Central bank hikes rate, says tariffs already in place to have modest impact

Bank of Canada has its eye on how widening global trade disputes will impact economy

The Bank of Canada raised its benchmark interest rate Wednesday in an economy that it predicts will remain resilient even as it faces an even bigger bite from deepening trade tensions.

The rate hike was the central bank’s first interest rate move in six months and lifted the trend-setting rate to 1.5 per cent, up from 1.25 per cent. It was the bank’s fourth rate increase over the last 12 months.

The decision, a move that will likely prompt Canada’s big banks to raise their prime rates, arrived in the middle of a trade dispute between Canada and the United States that’s expected to hurt both economies.

The bank took the step even as it predicts larger impacts from the widening trade uncertainty, particularly after the United States imposed steel and aluminum tariffs on Canada and Ottawa’s retaliatory measures. The tariff fight, the bank estimated, will shave nearly 0.7 per cent from Canada’s economic growth by the end of 2020.

However, the bank expects the negative blow of the trade policies recently put in place to be largely offset by the positives for Canada from higher oil prices and the stronger U.S. economy.

“Although there will be difficult adjustments for some industries and their workers, the effect of these measures on Canadian growth and inflation is expected to be modest,” the bank said in a statement.

But in addition to steel and aluminum tariffs, Canada is facing a significant trade-related unknown that many believe would inflict far more damage on the economy: U.S. duties on the automotive sector

U.S. tariffs on the auto sector’s integrated cross-border supply chains would have “large impacts on investment and employment,” the Bank of Canada warned Wednesday in its accompanying monetary policy report.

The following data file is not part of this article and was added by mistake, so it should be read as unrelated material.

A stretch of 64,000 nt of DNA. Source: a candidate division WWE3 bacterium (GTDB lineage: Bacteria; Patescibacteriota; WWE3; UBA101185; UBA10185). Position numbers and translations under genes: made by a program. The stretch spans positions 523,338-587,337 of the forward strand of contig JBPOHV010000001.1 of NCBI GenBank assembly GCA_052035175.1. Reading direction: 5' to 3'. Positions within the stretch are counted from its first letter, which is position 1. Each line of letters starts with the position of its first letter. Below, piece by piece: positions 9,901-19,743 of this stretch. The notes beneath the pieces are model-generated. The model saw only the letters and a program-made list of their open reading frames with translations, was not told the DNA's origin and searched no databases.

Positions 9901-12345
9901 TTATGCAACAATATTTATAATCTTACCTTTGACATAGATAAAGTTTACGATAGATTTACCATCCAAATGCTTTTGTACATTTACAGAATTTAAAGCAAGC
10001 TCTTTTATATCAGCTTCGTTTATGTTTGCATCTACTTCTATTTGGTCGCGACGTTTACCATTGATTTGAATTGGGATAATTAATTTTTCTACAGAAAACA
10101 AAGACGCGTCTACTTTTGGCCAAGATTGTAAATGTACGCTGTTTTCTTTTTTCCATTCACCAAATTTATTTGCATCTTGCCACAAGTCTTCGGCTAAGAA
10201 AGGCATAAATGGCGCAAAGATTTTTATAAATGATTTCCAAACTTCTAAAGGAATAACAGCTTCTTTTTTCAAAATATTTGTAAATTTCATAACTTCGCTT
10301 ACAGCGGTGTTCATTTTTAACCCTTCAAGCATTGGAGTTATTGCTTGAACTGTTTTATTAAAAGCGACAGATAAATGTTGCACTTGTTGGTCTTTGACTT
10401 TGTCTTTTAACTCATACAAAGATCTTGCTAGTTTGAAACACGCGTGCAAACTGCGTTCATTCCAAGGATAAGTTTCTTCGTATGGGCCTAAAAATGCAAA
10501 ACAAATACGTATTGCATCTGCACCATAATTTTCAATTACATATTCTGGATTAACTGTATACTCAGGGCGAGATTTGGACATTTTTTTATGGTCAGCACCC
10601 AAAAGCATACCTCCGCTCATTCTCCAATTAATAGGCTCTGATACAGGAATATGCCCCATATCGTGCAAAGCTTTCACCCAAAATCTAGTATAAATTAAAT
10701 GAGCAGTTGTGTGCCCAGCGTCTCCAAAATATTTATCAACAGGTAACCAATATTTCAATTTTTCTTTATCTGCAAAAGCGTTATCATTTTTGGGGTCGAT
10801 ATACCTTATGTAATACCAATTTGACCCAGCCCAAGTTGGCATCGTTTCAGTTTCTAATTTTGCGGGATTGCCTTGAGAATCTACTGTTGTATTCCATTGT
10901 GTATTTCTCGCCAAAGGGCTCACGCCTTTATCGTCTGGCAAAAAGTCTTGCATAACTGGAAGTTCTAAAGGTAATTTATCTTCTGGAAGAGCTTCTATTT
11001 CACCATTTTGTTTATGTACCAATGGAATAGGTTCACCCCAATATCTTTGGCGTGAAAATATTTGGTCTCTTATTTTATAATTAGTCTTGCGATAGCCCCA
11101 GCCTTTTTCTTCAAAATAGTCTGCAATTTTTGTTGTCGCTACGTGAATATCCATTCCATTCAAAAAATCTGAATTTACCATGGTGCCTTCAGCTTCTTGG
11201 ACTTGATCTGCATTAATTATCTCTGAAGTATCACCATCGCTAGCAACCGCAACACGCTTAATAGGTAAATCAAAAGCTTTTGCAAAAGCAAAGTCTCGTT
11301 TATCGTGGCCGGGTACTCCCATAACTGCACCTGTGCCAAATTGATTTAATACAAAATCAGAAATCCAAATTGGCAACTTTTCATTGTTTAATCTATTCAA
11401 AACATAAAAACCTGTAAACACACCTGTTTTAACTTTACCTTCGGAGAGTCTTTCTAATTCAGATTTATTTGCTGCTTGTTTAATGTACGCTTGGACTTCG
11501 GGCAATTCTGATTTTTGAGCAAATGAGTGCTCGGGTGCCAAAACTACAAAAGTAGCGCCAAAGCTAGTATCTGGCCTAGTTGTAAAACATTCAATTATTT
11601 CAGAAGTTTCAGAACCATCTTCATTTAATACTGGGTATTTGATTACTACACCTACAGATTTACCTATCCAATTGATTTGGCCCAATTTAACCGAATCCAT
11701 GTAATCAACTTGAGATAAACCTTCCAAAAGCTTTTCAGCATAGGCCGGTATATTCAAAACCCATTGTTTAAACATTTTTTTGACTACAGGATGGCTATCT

The bank, however, didn’t quantify the possible effects of auto tariffs on Wednesday. Governor Stephen Poloz has signalled in the past that he’s focused on data he can measure rather than the impacts of trade policies that have yet to materialize.

Canadian businesses must also contend with the uncertainty surrounding the difficult renegotiation of the North American Free Trade Agreement, for which talks have stalled.

The Bank of Canada also has its eye on how widening global trade disputes, including an intensifying battle between the U.S. and China, will affect the world’s economy. It warns that “escalating trade tensions pose considerable risks to the outlook” at the global level.

Even with the trade issues, the Bank of Canada is now predicting slightly stronger growth for Canada over the next couple of years, according to updated projections it released Wednesday in its quarterly monetary policy report.

It expects real gross domestic product to grow 2.2 per cent in 2019, up from its April call of 2.1 per cent, and by 1.9 per cent in 2020, compared with its previous prediction of 1.8 per cent. The economy’s growth projection for this year remains at two per cent, the bank said.